He was only 57 when he left this world without giving us any signals, any ultimatums. Just an hour before his demise, he was combing his hair for too long and my maa mocked him for his partial baldness. He smiled, looked into the mirror and said, “Don’t you think I’m the most handsome Nana (Grand father of my daughter) anyone could have ever seen?”
I don’t know whether my father was the most handsome man on this earth or not, but for me, he definitely was! When I was a kid, all my friends used to compare him with Devanand & Raj Kapoor from black-and-white movies era. Apart from his suave looks, he was the most sophisticated person I’ve ever seen, when it comes to mannerisms, language, diction, etiquette and above all, values. The way he used to maintain the crispness and cleanliness of his white uniform and the spotless sheen and polish of his shoes, fascinated me as a kid. I always wished to become an advocate like him. He used to sing songs of K.L. Sehgal, Manna Dey and Talat Mehmood in his husky yet sweet and absolutely melodious voice. He inculcated a deep sense and inclination for music in me.
He was way beyond that common perception of a ‘crude Bihari male’, but possessed those unique characteristics of an uber-classy urban man with a rustic innocent heart. He instilled his deep rooted values in us which emphasized honesty and humanity the most. I grew up seeing him helping the needy by providing them ‘Legal Aid’ apart from being a Public Prosecutor. But as they say, ‘God calls his angels home first’, he too was called by Him so early! Though, he was not in the pink of health ever, as hypertension, the silent killer invaded into his life’s stream, yet his zeal for life never let him stop till the day he left us.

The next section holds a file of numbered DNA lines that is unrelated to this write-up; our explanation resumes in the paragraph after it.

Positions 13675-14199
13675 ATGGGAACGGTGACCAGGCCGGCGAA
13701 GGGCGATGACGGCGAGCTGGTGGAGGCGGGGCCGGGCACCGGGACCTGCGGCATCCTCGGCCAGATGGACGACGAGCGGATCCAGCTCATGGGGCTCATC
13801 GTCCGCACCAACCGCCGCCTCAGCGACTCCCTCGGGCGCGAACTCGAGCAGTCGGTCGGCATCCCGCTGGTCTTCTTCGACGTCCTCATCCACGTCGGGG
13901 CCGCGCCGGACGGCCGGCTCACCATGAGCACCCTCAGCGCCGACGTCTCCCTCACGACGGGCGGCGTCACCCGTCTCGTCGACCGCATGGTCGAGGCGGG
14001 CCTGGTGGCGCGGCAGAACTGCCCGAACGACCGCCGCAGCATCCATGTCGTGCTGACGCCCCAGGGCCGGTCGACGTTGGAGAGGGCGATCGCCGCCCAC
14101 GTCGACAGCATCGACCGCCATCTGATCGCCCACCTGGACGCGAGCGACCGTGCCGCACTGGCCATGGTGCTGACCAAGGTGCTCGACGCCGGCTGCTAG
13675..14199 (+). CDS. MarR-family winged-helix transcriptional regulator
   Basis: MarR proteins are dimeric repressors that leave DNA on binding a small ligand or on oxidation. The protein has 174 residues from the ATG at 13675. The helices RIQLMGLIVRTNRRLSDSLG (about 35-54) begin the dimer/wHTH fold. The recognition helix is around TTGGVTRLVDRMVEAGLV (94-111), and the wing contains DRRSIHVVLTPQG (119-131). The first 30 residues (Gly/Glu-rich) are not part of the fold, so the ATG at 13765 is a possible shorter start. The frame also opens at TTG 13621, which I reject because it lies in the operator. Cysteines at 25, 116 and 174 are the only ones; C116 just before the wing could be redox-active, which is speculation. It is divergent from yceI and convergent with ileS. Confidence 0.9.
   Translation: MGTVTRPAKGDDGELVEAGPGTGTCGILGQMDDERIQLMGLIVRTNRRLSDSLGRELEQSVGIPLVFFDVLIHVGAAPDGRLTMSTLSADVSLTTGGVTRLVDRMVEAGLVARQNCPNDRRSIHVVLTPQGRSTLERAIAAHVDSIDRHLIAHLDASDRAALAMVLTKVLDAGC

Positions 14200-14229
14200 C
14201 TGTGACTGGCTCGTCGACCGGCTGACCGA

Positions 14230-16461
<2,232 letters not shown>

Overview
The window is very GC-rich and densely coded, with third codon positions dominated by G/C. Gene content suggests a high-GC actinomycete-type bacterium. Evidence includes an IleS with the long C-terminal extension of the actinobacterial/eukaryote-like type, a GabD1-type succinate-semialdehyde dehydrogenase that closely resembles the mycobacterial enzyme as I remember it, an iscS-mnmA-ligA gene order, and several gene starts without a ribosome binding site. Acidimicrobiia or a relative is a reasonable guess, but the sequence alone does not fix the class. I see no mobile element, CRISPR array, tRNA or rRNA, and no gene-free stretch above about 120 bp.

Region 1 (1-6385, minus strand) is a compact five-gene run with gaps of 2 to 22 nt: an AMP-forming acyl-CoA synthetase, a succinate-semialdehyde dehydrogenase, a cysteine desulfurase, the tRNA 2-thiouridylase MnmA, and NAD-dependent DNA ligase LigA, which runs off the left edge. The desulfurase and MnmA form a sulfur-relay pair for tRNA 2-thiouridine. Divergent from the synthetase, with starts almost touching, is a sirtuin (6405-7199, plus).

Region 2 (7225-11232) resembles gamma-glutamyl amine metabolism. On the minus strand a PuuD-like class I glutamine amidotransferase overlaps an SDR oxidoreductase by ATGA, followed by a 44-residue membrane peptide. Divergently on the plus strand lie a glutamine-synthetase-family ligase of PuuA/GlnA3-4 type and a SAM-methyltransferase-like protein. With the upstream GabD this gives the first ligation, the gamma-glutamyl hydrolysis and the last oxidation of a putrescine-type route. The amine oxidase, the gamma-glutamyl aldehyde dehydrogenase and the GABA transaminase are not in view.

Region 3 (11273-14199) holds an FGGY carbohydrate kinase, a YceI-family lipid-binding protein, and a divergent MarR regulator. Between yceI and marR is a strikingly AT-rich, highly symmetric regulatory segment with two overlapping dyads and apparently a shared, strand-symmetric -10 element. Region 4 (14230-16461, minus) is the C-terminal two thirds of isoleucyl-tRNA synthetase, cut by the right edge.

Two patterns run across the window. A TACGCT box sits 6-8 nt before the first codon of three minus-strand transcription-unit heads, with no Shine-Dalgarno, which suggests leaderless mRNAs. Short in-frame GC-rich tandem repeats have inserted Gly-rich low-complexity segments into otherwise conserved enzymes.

It was a cruel winter morning of 20th December 1998 when my mother taunted him for his getting bald so rapidly. He reminded her of the gold bangles he promised her long back and said that he would bring them on that very evening while returning home back from court. But he came home only after a couple of hours, all empty handed. His smile was frozen on his face.
All his kids were away from him, me, at my husband’s home and my siblings for their studies. Maa was all alone at home, only 46 years old, grief stricken and helpless. I was taken to my hometown without any intimation of that dolorous incident. I thought, I am going to surprise Maa Papa. But the shock frosted my tears! I didn’t cry for him. The girl who was always called a cry-baby, couldn’t shed a single drop of tear, rather sat beside her deceased father’s chilled body with utmost calm. The fire he ignited inside me had been extinguished.
I sat beside him keeping my hand on his chilled forehead. He was wearing his crisp white lawyer’s uniform. His black coat was removed and kept aside. My hand, too, started numbing slowly and a shivering cold annexed my conscience. I felt a block of dry ice inside my heart. The ice, that never melted after him as I never cried for him. It’s been 18 years since I’ve lost my father. I’ve seen him crying only once in his life, that was on my wedding day. It was 18th June, 1986 when I got married and I was 18 years old then. Today, on this father’s day, which is coincidentally my wedding anniversary too, I am remembering my father’s crying face. The iceberg installed within me is melting slowly because of the fire he ignited inside me. The fire, which was hidden beneath the ashes of time… the long 18 years since he’s gone!
The ice is melting… I am crying Papa… Missing you…
Happy Father’s Day to you!